We conclude that the term “sewage disposal system,” as used in the sewage disposal system exception, refers to more than instrumentalities dealing with actual sewage.   Pursuant to the statutory language, the exception also applies to systems designed for storm water drainage.   We also conclude that, as a ditch serving as a conduit for the drainage of storm water, the roadside drainage ditch here was a “storm water drain.”   But the issue whether the roadside drainage ditch here is part of a “storm water drain system ” requires further inquiry and consideration on remand.

In light of our resolution of this matter, we need not reach the Lintons' constitutional arguments.

Reversed and remanded for further discovery and proceedings consistent with this opinion.   We do not retain jurisdiction.

FOOTNOTES

1.   MCL 691.1417.

2.   MCL 691.1416(j).

3.   MCL 691.1416(k).

4.   MCL 691.1401 et seq.

5.   Ross v. Consumers Power Co. (On Rehearing), 420 Mich. 567, 595, 363 N.W.2d 641 (1984);  see MCL 691.1407(1).

6.   Smith v. Kowalski, 223 Mich.App. 610, 616, 567 N.W.2d 463 (1997).

7.   Maiden v. Rozwood, 461 Mich. 109, 119-120, 597 N.W.2d 817 (1999).

8.   Patterson v. Kleiman, 447 Mich. 429, 432-435, 526 N.W.2d 879 (1994).

9.   Maiden, supra at 119, 597 N.W.2d 817.

10.   MCR 2.116(G)(5);  Maiden, supra at 119, 597 N.W.2d 817;  Smith, supra at 616, 567 N.W.2d 463.

11.   Willett v. Waterford Charter Twp., 271 Mich.App. 38, 47, 718 N.W.2d 386 (2006).

12.   Baker v. Waste Mgt. of Michigan, Inc., 208 Mich.App. 602, 605, 528 N.W.2d 835 (1995).

13.   See Office Planning Group, Inc. v. Baraga-Houghton-Keweenaw Child Dev. Bd., 472 Mich. 479, 488, 697 N.W.2d 871 (2005).

14.   Fane v. Detroit Library Comm., 465 Mich. 68, 74, 631 N.W.2d 678 (2001).

15.   Title Office, Inc. v. Van Buren Co. Treasurer, 469 Mich. 516, 519, 676 N.W.2d 207 (2004), quoting In re MCI Telecom. Complaint, 460 Mich. 396, 411, 596 N.W.2d 164 (1999).

16.   Title Office, supra at 519, 676 N.W.2d 207.

17.   Nicholas v. Michigan State Employees Retirement Bd., 144 Mich.App. 70, 74, 372 N.W.2d 685 (1985).

18.   Id.;   see MCL 8.3a.

19.   Nicholas, supra at 74, 372 N.W.2d 685.

20.   MCL 691.1417(2);  Willett, supra at 49-50, 718 N.W.2d 386.

21.   MCL 691.1417(2) and (3).

22.   MCL 691.1417(3)(a).

23.   MCL 691.1416(b).

24.   MCL 691.1417(3)(b);  see Willett, supra at 50-52, 718 N.W.2d 386 (holding that an obstruction by a foreign object in a sewer line constitutes a defect).

25.   MCL 691.1417(3)(c).

26.   MCL 691.1417(3)(d).

27.   MCL 691.1417(3)(e).

28.   MCL 691.1417(4)(a).

29.   MCL 691.1417(4)(b);  see MCL 691.1419(2) and (3).

30.   MCL 691.1416(j).

31.   See Random House Webster's College Dictionary (1997), p. 1185.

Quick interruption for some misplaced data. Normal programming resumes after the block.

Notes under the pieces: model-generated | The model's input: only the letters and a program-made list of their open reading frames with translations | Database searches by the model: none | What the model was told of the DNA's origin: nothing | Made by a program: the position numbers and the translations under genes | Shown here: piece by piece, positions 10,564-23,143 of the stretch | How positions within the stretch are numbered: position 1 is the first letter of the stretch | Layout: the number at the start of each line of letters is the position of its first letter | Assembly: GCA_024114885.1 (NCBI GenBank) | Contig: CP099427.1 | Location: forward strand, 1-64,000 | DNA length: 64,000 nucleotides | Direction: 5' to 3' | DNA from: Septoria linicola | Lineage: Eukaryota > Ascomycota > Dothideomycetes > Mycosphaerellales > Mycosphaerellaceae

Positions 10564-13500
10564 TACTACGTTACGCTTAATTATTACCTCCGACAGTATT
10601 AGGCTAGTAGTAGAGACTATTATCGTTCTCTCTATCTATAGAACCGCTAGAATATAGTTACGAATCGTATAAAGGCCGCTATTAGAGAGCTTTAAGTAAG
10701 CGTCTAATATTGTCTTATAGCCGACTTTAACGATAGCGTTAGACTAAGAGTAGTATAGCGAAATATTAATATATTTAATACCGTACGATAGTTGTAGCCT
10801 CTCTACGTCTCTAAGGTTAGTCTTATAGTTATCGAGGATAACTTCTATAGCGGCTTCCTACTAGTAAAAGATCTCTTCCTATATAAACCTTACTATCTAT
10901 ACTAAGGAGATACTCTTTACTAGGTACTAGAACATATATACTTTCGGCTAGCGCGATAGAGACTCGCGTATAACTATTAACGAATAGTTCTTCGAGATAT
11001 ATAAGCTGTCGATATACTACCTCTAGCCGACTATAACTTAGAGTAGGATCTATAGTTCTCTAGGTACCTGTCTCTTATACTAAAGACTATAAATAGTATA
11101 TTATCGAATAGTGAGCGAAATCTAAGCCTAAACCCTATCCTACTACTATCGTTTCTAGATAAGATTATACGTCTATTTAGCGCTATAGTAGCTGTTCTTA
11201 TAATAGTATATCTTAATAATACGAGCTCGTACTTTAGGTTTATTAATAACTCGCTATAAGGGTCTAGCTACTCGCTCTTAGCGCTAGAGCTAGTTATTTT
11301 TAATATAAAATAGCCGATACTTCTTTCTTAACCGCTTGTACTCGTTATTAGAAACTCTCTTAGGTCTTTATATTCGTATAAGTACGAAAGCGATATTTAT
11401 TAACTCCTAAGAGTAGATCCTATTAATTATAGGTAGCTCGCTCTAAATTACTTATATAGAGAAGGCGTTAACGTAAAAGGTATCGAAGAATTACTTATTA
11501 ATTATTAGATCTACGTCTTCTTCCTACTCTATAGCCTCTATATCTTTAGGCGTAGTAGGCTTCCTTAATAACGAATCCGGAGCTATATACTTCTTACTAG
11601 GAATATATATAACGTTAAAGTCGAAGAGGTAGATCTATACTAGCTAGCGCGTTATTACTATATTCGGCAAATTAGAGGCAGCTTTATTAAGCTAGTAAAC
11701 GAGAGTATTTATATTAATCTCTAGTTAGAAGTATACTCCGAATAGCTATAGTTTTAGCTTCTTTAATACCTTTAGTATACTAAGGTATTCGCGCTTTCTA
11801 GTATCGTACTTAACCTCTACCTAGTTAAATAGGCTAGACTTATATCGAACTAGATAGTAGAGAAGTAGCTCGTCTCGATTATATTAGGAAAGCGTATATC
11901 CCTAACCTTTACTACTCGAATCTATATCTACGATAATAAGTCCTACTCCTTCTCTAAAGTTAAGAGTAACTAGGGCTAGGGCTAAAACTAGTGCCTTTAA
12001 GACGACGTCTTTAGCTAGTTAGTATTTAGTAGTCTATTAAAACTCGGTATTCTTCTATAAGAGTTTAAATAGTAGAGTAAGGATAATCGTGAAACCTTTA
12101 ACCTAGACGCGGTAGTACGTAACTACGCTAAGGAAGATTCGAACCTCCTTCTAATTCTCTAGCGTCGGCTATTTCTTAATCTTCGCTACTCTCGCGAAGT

32.   MCL 691.1416(j).

33.   Pohutski v. City of Allen Park, 465 Mich. 675, 684, 641 N.W.2d 219 (2002);  Hoste v. Shanty Creek Mgt., Inc., 459 Mich. 561, 574, 592 N.W.2d 360 (1999).

34.   Jackson Co. Drain Comm'r v. Village of Stockbridge, 270 Mich.App. 273, 285-287, 717 N.W.2d 391 (2006).

35.   Id. at 275-276, 717 N.W.2d 391.

36.   Shelby Charter Twp. v. Papesh, 267 Mich.App. 92, 100, 704 N.W.2d 92 (2005).

37.   MCL 280.1 et seq.

38.   The purpose of the Drain Code isto codify the laws relating to the laying out of drainage districts, the consolidation of drainage districts, the construction and maintenance of drains, sewers, pumping equipment, bridges, culverts, fords, and the structures and mechanical devices to properly purify the flow of drains;  to provide for flood control projects;  to provide for water management, water management districts, and subdistricts, and for flood control and drainage projects within drainage districts․ [Title of the Drain Code, 1956 PA 40 (emphasis added).]The purpose of the sewage disposal system event exception is “[t]o afford property owners, individuals, and governmental agencies greater efficiency, certainty, and consistency in the provision of relief for damages or physical injuries caused by a sewage disposal system event․” MCL 691.1417(1).

39.   Louis A Demute, Inc. v. Michigan Employment Security Comm., 339 Mich. 713, 721-722, 64 N.W.2d 545 (1954).

40.   MCL 280.3 (emphasis added).

41.   MCL 280.323.

42.   Jackson, supra at 275, 717 N.W.2d 391.

43.   Id. at 286, 717 N.W.2d 391.

44.   MCL 691.1416(k);  see Jackson, supra at 286-287, 717 N.W.2d 391 (concluding that the plaintiffs' claims related to storm water overflow from the subject drains was an “event”).

PER CURIAM.

WILLIAM C. WHITBECK, WILLIAM B. MURPHY and MICHAEL R. SMOLENSKI, JJ., concur.

FindLaw Career Center


      Post a Job  |  View More Jobs

    View More